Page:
February 2, 2006
Vol. 25 No. 9

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    South Korean foundation awards Kim 2005 Science Prize for basic research at Fermilab

    By Steve Koppes
    News Office

    Young-Kee Kim

    The Ho-Am Foundation of South Korea singled out Young-Kee Kim as the recipient of its 2005 Science Prize for outstanding achievements in basic research. But when she spoke to students during her visit to South Korea in June, Kim, a Professor in Physics and the College, emphasized the collaborative aspects of science.

    “I told the students that science is really collective work,” Kim said. “It’s almost like we are a big orchestra. You need every instrument.”

    Kim’s “orchestra” consists of more than 800 physicists in the Collider Detector at Fermilab collaboration. The Ho-Am Prize honors her contributions to the understanding of fundamental particles and their interactions. The award follows another honor bestowed upon her by her colleagues: on June 1, 2004, she began serving a two-year term as co-spokesman of the CDF collaboration.

    Established in 1990 to honor the late Byung-Chull Lee, founder of Samsung, the prize is presented in five areas annually: science, engineering, medicine, the arts and community service. Each recipient receives a gold medal and approximately $90,000.

    “My focus is trying to understand the origin of mass,” Kim said. Mass manifests as weight under the force of gravity. But objects in space would be weightless, so physicists also measure mass by the amount of force it would take to move an object in the absence of any force working against it.

    Physicists suspect that mass arises from interactions between the various elementary particles and a theoretical particle called the Higgs boson. Despite years of searching, the Higgs boson remains undiscovered, possibly because the particle accelerators currently in operation lack the power to produce one. The construction of the Large Hadron Collider in Switzerland, scheduled for completion in 2007, may solve that problem.

    Meanwhile, Kim and her colleagues look for indirect ways of learning more about the Higgs boson.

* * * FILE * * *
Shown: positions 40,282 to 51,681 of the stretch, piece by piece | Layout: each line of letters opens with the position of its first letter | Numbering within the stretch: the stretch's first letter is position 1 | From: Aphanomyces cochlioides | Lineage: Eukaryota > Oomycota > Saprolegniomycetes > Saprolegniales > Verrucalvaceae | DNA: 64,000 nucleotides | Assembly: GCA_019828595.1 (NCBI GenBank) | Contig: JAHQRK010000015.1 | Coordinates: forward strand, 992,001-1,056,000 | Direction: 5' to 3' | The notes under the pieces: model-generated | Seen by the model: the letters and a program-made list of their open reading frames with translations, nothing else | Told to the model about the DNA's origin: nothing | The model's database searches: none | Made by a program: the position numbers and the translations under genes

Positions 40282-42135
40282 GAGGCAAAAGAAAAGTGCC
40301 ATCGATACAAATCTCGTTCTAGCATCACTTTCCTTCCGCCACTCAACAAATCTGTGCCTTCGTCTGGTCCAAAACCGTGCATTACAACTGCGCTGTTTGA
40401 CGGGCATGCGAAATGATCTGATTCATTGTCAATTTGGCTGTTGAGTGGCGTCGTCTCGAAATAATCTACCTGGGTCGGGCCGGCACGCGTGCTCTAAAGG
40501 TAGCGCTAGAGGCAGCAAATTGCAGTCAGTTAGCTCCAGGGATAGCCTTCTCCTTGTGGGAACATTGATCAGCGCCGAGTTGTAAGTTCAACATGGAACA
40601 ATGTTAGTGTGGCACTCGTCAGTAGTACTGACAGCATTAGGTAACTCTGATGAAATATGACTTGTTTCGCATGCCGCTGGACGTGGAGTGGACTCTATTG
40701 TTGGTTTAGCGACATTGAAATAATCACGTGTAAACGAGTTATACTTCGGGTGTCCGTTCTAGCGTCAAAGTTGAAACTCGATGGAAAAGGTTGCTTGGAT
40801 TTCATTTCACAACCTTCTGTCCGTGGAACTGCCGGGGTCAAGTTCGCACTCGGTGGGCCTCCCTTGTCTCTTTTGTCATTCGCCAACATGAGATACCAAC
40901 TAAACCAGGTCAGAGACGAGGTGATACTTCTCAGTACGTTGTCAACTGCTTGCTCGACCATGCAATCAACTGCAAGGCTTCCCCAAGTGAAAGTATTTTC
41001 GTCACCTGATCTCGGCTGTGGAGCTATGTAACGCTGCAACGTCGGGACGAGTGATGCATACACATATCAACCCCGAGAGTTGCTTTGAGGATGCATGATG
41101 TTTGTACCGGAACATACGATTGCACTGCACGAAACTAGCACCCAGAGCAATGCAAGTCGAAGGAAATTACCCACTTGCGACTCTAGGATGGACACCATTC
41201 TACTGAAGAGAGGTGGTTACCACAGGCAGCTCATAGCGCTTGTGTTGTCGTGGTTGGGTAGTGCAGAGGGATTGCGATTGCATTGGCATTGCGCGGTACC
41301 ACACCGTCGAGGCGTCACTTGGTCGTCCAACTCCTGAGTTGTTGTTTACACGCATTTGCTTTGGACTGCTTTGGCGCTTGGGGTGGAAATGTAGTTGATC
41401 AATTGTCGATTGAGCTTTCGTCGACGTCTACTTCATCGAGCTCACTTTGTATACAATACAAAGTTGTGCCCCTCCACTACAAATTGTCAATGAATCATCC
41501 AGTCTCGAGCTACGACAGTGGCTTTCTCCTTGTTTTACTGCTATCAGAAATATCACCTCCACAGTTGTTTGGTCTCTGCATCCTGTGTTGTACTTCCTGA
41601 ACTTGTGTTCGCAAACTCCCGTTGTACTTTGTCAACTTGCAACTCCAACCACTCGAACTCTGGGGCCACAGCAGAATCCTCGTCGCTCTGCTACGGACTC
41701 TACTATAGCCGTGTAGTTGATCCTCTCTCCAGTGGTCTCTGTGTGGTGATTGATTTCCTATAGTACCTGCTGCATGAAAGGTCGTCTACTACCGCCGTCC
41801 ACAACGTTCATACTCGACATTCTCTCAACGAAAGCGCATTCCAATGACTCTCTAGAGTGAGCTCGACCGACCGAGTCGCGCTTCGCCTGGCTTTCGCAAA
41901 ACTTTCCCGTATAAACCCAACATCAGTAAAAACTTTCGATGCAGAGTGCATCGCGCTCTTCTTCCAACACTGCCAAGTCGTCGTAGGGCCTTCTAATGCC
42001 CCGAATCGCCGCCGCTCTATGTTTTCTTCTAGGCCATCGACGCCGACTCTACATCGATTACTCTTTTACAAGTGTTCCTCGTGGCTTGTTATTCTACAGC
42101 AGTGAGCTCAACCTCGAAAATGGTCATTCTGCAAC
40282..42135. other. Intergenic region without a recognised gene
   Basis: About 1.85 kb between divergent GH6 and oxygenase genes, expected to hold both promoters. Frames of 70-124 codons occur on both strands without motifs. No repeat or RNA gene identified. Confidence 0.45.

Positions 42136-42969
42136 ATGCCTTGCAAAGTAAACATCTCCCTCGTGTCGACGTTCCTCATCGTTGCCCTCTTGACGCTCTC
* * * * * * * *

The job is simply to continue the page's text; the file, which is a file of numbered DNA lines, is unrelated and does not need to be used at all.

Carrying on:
“If you look at all the elementary particles, meaning particles that don’t have substructure, they have masses all over the place,” Kim said. An electron has a mass approximately 2,000 times smaller than a proton, while the mass of a top quark is more than 370 times greater than a proton’s.

    “If you’re going to understand how particles acquire mass, I think naturally the best place to look will be the particles that have the biggest masses,” she said. So for the last 10 years, Kim has measured—with ever-increasing precision—the two most massive particles, the W boson and the top quark.

    The W boson has a mass approximately 80 times greater than that of a proton. The top quark is even more massive, yet, unlike a proton, it cannot be subdivided into smaller units. “That’s an amazing particle,” Kim said.

    Measurements of the W boson and the top quark suggest that the Higgs mass might be small enough to be observed in experiments at Fermi National Accelerator Laboratory. “Still the uncertainty on Higgs masses are large,” Kim said. It is entirely possible that the production of a high-mass Higgs boson lies beyond the capabilities of Fermilab’s Tevatron accelerator.

    “The probability is not great, but you never know. We should keep trying,” Kim said.

    More precise measurements of the W boson and the top quark will make it possible to more accurately predict the mass of the Higgs boson. “We just keep pushing,” she said.

    The ultimate goal is to formulate a more complete theory that describes the properties and interactions of subatomic particles. While the dominant theory of particle physics is successful in many ways, it cannot explain why particle masses are what they are.

    “We need something better, a more complete theory,” Kim said.